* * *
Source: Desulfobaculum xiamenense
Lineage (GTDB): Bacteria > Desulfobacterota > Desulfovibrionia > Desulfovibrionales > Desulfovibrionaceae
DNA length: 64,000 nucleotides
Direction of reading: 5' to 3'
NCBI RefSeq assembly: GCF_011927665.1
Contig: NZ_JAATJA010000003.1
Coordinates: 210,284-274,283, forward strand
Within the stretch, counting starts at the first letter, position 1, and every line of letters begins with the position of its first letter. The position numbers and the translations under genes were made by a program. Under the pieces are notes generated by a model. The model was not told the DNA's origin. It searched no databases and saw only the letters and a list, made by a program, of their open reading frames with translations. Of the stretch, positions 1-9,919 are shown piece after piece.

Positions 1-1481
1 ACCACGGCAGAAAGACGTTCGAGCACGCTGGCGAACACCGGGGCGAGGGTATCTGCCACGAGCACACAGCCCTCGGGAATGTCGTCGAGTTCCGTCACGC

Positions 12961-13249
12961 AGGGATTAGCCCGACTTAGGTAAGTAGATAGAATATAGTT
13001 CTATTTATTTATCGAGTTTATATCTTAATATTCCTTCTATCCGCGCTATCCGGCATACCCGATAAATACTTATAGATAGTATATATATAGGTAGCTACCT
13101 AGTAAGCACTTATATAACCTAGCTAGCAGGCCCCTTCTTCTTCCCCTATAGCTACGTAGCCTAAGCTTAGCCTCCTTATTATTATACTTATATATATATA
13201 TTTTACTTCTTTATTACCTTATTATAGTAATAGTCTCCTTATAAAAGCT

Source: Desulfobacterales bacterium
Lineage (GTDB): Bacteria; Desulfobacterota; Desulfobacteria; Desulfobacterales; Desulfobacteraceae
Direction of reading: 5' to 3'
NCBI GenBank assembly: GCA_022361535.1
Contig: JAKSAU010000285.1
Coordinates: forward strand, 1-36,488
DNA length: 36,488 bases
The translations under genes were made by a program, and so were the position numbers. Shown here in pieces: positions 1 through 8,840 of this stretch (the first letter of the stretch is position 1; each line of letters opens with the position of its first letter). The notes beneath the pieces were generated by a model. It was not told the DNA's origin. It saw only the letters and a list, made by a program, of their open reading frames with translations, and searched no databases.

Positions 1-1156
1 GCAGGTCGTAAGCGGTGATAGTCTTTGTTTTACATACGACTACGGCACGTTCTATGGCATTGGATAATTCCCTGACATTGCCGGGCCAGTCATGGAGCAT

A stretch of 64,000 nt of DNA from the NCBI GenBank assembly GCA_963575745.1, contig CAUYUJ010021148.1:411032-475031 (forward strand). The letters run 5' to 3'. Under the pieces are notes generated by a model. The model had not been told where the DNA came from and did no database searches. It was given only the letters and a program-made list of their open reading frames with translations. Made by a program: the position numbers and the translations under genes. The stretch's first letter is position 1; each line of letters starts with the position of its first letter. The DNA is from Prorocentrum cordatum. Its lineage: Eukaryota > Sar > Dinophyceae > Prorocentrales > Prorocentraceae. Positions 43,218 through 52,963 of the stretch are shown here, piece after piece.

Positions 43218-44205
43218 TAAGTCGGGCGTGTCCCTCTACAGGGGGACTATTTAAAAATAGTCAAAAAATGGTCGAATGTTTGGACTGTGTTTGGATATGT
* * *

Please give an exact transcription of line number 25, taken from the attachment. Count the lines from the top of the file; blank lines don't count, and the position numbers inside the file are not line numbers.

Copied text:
1 GCAGGTCGTAAGCGGTGATAGTCTTTGTTTTACATACGACTACGGCACGTTCTATGGCATTGGATAATTCCCTGACATTGCCGGGCCAGTCATGGAGCAT